Thomas de Quincey calculated that Wordsworth walked a staggering 175,000 miles during his lifetime.
He was almost constantly on the move, composing as he went, ‘to which,’ de Quincey added, ‘we are indebted for much of what is most excellent in his writings.’
To put this in context, the circumference of the globe is only 25,000 miles. So Wordsworth could have walked seven times around the planet.
Walking in Wordsworth’s day was the act of a radical; it was to ally yourself, as the young poet wanted to do, with the peasant and the peddler. While more aristocratic artists of the day might take the Grand Tour by coach to Italy, he chose to walk through France during the year of its revolution. To feel connected to the world and people; to make an atlas of his own feelings and spiritual progression.
Rory Stewart follows in that mould. His first book, the acclaimed The Places In Between, saw him walking right across Afghanistan just weeks after the fall of the Taliban, an adventure that was both brave and revelatory. And this was just the beginning of a far longer walk that saw him cross Pakistan. He went on to further adventures in Iraq where he was appointed a governor after the invasion and wrote memorably about the fog of ignorance that pervaded that administration.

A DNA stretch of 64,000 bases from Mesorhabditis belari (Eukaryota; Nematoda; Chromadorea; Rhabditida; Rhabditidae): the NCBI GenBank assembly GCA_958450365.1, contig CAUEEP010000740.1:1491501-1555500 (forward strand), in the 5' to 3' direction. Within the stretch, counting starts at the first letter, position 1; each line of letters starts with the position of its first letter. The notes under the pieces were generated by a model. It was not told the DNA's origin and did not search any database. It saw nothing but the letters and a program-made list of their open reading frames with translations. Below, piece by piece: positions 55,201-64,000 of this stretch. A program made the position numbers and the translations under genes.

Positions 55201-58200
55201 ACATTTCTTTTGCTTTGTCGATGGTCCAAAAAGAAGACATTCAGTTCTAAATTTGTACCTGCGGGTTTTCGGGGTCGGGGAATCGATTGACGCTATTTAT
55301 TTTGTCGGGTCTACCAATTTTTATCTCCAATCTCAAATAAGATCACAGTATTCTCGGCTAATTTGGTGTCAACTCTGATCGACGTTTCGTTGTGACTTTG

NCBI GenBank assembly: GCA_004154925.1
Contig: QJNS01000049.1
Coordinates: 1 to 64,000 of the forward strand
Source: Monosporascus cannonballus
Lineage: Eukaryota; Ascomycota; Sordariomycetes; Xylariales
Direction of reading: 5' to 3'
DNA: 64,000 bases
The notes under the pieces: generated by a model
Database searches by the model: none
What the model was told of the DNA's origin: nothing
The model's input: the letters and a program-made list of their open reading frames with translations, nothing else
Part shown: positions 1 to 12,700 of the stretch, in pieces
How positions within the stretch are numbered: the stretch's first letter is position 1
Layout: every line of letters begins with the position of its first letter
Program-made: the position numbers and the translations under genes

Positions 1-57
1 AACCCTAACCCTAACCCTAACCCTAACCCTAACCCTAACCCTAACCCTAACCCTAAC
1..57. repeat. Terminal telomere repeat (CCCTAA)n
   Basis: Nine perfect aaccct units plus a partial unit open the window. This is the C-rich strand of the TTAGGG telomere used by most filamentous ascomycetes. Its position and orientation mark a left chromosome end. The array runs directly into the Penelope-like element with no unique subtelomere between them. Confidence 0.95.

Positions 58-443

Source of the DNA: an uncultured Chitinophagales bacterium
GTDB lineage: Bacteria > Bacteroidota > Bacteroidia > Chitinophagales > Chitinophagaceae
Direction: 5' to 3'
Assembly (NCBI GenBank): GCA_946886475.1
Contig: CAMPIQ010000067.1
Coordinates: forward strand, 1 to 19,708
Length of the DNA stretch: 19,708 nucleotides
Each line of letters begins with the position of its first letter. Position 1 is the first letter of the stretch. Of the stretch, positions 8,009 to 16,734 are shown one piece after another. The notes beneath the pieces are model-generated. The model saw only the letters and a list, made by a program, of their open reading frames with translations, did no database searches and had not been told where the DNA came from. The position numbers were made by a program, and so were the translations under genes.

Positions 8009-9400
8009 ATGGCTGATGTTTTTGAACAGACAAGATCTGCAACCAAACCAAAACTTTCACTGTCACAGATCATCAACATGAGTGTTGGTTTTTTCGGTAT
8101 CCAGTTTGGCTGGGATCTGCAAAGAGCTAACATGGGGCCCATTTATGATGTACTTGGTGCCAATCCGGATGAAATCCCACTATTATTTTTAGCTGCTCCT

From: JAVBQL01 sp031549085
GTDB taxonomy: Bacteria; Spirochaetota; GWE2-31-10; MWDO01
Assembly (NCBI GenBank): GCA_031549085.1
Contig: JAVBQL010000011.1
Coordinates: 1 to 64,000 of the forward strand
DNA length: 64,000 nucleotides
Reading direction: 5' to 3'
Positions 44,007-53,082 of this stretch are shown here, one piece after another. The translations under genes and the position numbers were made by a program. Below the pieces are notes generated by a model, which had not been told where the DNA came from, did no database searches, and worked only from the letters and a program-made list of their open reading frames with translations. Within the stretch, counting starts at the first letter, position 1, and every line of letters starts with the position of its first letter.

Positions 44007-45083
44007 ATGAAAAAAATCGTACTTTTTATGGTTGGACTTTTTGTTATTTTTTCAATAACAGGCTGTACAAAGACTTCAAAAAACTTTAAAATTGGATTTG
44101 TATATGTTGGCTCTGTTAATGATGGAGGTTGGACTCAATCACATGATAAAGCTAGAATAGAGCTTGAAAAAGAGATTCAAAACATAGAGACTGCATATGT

Now he has come home, so to speak, to Wordsworth country. In The Marches, he has written an account of a walk across and around England, beginning with a traverse along Hadrian’s Wall, built when a Roman emperor wanted to keep out alien migrants. Read more…